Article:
NOTE FOR PARTICIPANTS: IASESE will start promptly at 8:30, please be sure you are in Camelia/Dogwood at this time!

Selecting Research Methods for Empirical Software Engineering

Despite widespread interest in empirical software engineering, there is little guidance available on which research methods are suitable for which research problems, and how to choose amongst them. If you have a new software engineering technique or a new tool, should you test it in controlled experiment in the lab, or conduct a field study in a real software project? If you're studying how software engineers work, should you survey a wide cross section, or perform an in-depth study of just a few? If you want to assess the effect of a new technology, should you attempt to measure its effect on specific variables such as development time, or should you explore the perspectives of different project participants? We have a wide choice of empirical research methods to help shed new light on our research questions, but each method also has known weaknesses. At this year's IASESE we will characterize the available research research methods, and consider how to use them to build effective research strategies.

Part 1. Introduction: research perspectives and theory building

Part 2. Quantitative methods: laboratory experiments, survey research, benchmarking

Part 3. Qualitative methods: case studies, ethnographies, action research

Part 4. Putting it all together: strategies for mixed methods research

Learning Objectives

The goal of the International Advanced School on Empirical Software Engineering (IASESE) is to provide attendees with the opportunity to learn and practice advanced empirical software engineering techniques from leaders in the empirical software engineering community. The course is aimed at researchers interested in deepening their knowledge and skills in empirical research.

Participants in this year's school will:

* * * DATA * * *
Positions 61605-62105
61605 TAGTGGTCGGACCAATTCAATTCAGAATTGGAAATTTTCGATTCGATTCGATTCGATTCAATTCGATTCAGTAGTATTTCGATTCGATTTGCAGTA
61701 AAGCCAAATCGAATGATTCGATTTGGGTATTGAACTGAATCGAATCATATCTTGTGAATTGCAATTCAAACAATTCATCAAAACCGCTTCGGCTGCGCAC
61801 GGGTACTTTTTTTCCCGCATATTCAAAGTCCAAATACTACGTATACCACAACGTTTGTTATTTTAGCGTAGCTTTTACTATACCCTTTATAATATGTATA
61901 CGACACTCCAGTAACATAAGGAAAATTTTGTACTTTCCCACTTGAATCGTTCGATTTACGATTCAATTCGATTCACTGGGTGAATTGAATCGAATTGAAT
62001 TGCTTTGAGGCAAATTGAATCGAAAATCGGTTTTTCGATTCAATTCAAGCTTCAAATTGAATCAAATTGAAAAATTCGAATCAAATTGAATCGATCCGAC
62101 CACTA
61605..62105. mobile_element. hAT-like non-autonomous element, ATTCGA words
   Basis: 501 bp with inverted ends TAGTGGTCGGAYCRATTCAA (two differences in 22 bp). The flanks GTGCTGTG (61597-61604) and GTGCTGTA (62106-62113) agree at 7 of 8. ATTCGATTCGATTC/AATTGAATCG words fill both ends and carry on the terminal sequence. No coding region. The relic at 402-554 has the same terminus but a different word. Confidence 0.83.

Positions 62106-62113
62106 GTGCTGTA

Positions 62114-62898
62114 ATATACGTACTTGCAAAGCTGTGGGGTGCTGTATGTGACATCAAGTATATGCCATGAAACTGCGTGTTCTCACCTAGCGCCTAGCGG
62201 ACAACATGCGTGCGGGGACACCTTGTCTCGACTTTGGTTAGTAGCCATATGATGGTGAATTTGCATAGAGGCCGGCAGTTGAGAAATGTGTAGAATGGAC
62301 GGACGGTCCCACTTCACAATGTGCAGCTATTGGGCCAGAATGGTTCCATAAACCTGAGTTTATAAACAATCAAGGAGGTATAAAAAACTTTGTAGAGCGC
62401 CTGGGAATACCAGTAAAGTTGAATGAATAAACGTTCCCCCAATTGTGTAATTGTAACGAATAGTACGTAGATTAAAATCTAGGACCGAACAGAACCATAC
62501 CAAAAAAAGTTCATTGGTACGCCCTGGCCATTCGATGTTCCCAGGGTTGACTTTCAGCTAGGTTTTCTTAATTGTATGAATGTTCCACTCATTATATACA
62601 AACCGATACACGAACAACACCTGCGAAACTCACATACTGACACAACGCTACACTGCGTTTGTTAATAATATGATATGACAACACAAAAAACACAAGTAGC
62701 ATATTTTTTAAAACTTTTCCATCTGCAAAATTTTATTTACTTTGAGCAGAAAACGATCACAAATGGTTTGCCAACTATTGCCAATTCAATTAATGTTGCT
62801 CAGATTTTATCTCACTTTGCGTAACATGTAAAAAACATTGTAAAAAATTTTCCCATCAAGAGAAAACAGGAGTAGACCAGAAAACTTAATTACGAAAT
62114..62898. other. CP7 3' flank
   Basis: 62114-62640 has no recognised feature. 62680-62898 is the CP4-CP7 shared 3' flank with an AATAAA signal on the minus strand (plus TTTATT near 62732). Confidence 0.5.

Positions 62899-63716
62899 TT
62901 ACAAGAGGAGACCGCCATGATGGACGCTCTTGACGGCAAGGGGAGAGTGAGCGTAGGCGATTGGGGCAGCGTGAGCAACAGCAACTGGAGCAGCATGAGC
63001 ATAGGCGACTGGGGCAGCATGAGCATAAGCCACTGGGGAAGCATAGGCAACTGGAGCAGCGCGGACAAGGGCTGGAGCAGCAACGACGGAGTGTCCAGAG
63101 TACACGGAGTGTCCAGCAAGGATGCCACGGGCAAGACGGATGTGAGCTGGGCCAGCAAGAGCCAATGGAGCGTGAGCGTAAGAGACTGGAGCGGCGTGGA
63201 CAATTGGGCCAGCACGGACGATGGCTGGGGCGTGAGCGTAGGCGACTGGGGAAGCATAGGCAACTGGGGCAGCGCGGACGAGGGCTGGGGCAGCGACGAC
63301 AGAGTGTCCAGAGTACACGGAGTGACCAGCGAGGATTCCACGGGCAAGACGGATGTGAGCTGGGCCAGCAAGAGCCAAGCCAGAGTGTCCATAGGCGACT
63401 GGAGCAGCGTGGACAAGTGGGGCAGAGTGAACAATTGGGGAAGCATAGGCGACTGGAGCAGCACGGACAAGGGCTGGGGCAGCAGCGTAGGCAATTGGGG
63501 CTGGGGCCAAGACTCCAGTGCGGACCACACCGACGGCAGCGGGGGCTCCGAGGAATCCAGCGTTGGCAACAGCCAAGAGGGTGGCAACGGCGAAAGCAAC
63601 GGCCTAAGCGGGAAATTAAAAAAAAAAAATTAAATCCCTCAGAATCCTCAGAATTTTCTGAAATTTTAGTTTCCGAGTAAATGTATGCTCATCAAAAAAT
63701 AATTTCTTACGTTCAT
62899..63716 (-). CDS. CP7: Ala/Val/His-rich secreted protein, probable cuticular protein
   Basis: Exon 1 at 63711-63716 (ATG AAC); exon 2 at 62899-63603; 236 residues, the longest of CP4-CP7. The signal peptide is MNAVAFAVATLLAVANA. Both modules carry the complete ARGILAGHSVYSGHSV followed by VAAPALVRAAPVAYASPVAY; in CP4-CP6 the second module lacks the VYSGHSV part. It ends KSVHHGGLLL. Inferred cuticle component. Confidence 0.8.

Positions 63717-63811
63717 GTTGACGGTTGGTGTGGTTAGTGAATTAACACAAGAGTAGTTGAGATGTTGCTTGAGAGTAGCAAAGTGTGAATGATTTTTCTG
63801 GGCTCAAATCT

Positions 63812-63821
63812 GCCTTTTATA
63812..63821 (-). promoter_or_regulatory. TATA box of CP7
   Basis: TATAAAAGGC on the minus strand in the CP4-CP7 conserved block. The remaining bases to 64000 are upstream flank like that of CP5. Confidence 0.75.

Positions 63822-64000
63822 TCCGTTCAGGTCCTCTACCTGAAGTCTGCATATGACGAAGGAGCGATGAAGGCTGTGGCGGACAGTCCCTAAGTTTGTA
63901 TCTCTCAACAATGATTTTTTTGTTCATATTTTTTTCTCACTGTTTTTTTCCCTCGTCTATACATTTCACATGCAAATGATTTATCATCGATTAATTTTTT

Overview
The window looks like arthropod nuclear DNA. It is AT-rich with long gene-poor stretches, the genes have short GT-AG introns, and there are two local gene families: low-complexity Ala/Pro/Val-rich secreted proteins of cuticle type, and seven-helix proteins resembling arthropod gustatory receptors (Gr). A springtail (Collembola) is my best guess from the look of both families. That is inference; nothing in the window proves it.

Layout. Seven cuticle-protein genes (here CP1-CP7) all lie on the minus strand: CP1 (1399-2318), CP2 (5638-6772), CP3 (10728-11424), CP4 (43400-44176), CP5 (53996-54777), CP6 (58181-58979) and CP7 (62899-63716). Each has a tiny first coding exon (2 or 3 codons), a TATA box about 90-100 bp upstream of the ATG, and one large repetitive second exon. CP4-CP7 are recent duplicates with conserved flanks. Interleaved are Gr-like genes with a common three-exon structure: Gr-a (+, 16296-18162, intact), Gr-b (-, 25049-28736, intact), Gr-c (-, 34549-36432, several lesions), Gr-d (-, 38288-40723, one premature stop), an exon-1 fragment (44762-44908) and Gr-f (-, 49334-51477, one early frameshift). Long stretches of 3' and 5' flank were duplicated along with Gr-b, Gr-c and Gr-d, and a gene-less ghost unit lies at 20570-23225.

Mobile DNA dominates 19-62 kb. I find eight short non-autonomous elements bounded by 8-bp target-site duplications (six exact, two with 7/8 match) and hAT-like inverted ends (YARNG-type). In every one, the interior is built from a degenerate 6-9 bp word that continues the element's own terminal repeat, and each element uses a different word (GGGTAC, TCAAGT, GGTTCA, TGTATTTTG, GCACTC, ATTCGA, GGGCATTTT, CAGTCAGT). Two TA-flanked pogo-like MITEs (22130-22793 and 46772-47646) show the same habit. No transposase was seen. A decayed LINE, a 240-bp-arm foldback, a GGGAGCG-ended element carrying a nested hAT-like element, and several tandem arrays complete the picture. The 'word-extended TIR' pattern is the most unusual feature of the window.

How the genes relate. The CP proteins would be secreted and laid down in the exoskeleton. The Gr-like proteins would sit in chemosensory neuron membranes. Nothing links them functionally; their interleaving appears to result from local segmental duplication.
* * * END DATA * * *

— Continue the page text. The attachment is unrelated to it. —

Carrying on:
• Understand the available empirical research methods, and their strengths and weaknesses.
  • Understand the philosophical context for each research method and judge what counts as valid empirical knowledge.
  • Be able to formulate their research questions clearly and identify the key methodological choices for their research questions.
  • Be able to design a research strategy to produce meaningful answers to their research questions.
  • Evaluate research designs and compare them with the alternatives.
  • Understand the practice considerations (e.g. resources, expertise, access to subjects) that constrain the choice of research method.

Who should attend?

Anyone with a basic knowledge of software engineering and empirical studies of software engineering, who is interested in increasing his/her repertoire of empirical methods. The course is especially appropriate for newcomers to empirical research, and to those who have tried one particular method and found it wanting.

What will participants take away?

Participants will come away with a "toolbox" of empirical research methods, a clear understanding of the value of each method, and a set of pointers to resources with further guidance for applying each method, and how to get started if they wish to apply the methods in their own research.


International Advanced School of Empirical Software Engineering 2009 will be presented by,

Steve Easterbrook
University of Toronto

Steve Easterbrook is a professor of computer science at the University of Toronto. He received his Ph.D. (1991) in Computing from Imperial College in London (UK), and was a lecturer at the School of Cognitive and Computing Science, University of Sussex from 1990 to 1995. In 1995 he moved to the US to lead the research team at NASA's Independent Verification and Validation (IV&V) Facility in West Virginia, where he investigated software verification on the Space Shuttle Flight Software, the International Space Station, the Earth Observation System, and several planetary probes. He moved to the University of Toronto in 1999. His research interests range from modelling and analysis of complex software software systems to the socio-cognitive aspects of team interaction, including communication, coordination, and shared understanding in large software teams. He has served on the program committees for many conferences and workshops in Requirements Engineering and Software Engineering, and was general chair for RE'01 and program chair for ASE'06. In the summer of 2008, he was a visiting scientist at the UK Met Office Hadley Centre.

Jorge Aranda
University of Toronto

Jorge Aranda is a Ph.D. student of Computer Science at the University of Toronto. He studies communication and coordination in software organizations, focusing on the impact that organizational size and environmental factors have in coordination dynamics. He also studies the efficacy of the paradigms and methods used by the community, sometimes inadvertently, to research these and similar topics.